Photo sharing
Facebook says it can stop revenge porn - but only if you give it the nudes Unsplash

Facebook says that it has the technology to stop revenge porn from appearing on its social networks – but only if users upload their images to its Messenger service first.

The Silicon Valley giant stressed that it would not store the images but instead use 'fingerprinting' capabilities to tag those sent via its encrypted chat service. From that point on, Facebook claims that no-one else will be able to upload the same snap to its website.

The new scheme, first teased back in April, is currently being tested in Australia – but reports indicate that it will soon be trialled across the UK, US and Canada.

According to Australia's e-Safety commissioner, Julie Inman Grant, social media users who are concerned about unwanted intimate images suddenly appearing on Facebook, or the photo-sharing app Instagram, could choose to voluntarily upload them to the website.

Consumers would use its Messenger service to send the images in question to themselves, she said.

"We see many scenarios where photos or videos were taken consensually at one point, but there was not any sort of consent to send the images or videos more broadly," Inman Grant told ABC.

"[The system] would be like sending yourself your image in email, but obviously this is a much safer, secure end-to-end way of sending the image without sending it through the ether.

"They're not storing the image, they're storing the link and using artificial intelligence and other photo-matching technologies. So if somebody tried to upload that same image, which would have the same digital footprint or hash, it will be prevented from being uploaded."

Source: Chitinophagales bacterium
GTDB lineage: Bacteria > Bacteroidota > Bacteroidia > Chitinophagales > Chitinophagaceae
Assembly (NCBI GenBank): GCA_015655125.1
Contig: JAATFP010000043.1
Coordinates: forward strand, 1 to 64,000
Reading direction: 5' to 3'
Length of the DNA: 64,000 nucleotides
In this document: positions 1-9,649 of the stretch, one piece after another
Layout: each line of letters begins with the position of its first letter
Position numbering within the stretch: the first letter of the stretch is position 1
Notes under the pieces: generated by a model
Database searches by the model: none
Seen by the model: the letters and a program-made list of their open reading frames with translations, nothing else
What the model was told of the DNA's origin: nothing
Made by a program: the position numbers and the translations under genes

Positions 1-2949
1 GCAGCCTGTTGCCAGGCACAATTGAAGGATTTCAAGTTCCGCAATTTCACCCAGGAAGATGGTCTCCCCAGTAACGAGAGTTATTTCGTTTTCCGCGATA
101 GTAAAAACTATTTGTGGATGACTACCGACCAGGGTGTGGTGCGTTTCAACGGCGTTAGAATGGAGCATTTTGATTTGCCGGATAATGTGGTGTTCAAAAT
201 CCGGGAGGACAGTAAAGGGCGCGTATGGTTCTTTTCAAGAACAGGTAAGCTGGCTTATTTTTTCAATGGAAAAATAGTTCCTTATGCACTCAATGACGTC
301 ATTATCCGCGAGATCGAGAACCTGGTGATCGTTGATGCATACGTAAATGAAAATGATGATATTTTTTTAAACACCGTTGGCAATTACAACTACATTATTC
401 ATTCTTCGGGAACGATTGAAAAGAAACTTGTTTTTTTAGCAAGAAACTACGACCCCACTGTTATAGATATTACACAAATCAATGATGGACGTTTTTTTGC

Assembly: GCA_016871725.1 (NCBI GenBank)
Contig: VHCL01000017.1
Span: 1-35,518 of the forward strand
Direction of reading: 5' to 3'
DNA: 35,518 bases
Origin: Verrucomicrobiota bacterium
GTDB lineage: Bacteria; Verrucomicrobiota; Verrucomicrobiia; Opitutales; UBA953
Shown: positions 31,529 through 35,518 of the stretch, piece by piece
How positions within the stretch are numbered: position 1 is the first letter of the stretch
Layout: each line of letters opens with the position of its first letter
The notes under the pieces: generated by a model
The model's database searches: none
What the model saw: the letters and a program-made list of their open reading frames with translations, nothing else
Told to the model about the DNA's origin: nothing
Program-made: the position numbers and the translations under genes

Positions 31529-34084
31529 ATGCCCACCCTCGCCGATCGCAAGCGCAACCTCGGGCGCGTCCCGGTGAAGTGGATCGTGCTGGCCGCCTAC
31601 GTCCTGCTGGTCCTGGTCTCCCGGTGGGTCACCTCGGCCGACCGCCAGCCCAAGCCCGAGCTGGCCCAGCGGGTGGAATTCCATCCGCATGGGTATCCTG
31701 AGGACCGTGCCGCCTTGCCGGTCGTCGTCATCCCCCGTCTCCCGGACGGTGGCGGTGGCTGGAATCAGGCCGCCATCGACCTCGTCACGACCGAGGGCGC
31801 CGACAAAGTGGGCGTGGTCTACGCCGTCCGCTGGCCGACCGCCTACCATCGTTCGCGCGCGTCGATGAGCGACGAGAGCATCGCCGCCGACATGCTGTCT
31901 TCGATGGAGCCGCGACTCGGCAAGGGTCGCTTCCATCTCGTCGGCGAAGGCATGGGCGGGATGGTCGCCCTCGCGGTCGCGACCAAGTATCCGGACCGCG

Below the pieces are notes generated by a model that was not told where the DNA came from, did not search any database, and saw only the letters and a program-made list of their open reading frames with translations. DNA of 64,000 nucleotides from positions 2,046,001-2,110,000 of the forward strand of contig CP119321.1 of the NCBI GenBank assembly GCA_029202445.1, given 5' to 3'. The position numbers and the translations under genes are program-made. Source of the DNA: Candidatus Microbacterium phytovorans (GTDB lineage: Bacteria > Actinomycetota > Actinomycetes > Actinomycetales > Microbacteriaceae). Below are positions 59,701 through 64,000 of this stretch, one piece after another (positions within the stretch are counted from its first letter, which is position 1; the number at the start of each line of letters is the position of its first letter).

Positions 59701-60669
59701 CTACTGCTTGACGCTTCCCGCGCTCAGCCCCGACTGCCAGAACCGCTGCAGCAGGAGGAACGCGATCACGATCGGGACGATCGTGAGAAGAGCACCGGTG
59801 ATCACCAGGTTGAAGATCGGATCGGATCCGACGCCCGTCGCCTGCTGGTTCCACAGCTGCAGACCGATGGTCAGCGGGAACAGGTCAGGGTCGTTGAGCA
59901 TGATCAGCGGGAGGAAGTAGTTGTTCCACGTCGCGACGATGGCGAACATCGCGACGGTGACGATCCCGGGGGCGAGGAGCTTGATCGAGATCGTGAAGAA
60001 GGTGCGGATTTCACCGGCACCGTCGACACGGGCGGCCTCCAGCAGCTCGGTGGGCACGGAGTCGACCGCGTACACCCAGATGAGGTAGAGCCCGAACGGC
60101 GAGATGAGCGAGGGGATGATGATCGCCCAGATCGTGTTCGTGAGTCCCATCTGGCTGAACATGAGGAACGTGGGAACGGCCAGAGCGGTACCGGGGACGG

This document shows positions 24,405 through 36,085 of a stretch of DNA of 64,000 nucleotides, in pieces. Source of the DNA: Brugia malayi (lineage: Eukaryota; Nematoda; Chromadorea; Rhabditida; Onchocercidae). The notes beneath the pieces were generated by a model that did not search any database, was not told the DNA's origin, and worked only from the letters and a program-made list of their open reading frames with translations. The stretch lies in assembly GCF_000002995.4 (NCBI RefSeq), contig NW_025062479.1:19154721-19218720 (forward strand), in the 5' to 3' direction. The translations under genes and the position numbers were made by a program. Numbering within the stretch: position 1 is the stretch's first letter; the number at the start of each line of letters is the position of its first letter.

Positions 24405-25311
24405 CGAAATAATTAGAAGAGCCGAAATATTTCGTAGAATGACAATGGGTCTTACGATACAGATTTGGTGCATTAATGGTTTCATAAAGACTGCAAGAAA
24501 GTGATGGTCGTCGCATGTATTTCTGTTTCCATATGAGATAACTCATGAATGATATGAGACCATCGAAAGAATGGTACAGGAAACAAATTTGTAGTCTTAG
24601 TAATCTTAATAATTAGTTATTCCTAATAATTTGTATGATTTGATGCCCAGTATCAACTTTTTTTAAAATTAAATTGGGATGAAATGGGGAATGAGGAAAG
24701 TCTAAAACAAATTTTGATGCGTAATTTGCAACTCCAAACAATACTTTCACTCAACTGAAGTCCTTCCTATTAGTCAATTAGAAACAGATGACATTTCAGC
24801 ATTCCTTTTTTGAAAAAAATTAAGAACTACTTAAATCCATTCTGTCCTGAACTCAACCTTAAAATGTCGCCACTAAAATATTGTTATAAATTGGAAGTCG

Currently, the only method of taking down unwanted images or videos – including those of a sexual nature – is to click Facebook's report button. It then goes under human review.

Inman Grant said that the aim of the new scheme would be to "empower people to be able to protect themselves and take action" before unwanted material ends up online.

Facebook
Facebook is using tech to help stop revenge porn Leon Neal/AFP/Getty Images

"[Facebook] came to the conclusion as one of the major technology companies in the world that this was the safest way for users to share the digital footprints," she added.

Antigone Davis, Facebook's head of global safety, commented on the plans by saying: "The safety and well-being of the Facebook community is our top priority."

Earlier this year, Davis wrote an official blog post touting the upcoming plans, entitled "Using Technology to Protect Intimate Images and Help Build a Safe Community."

She said the US tech firm planned to use "photo-matching technologies to help thwart further attempts to share the image on Facebook, Messenger and Instagram".

The blog added: "If someone tries to share the image after it's been reported and removed, we will alert them that it violates our policies and that we have stopped their attempt to share it."

One question remains: Would you trust one of the biggest tech firms in the world with your nudes?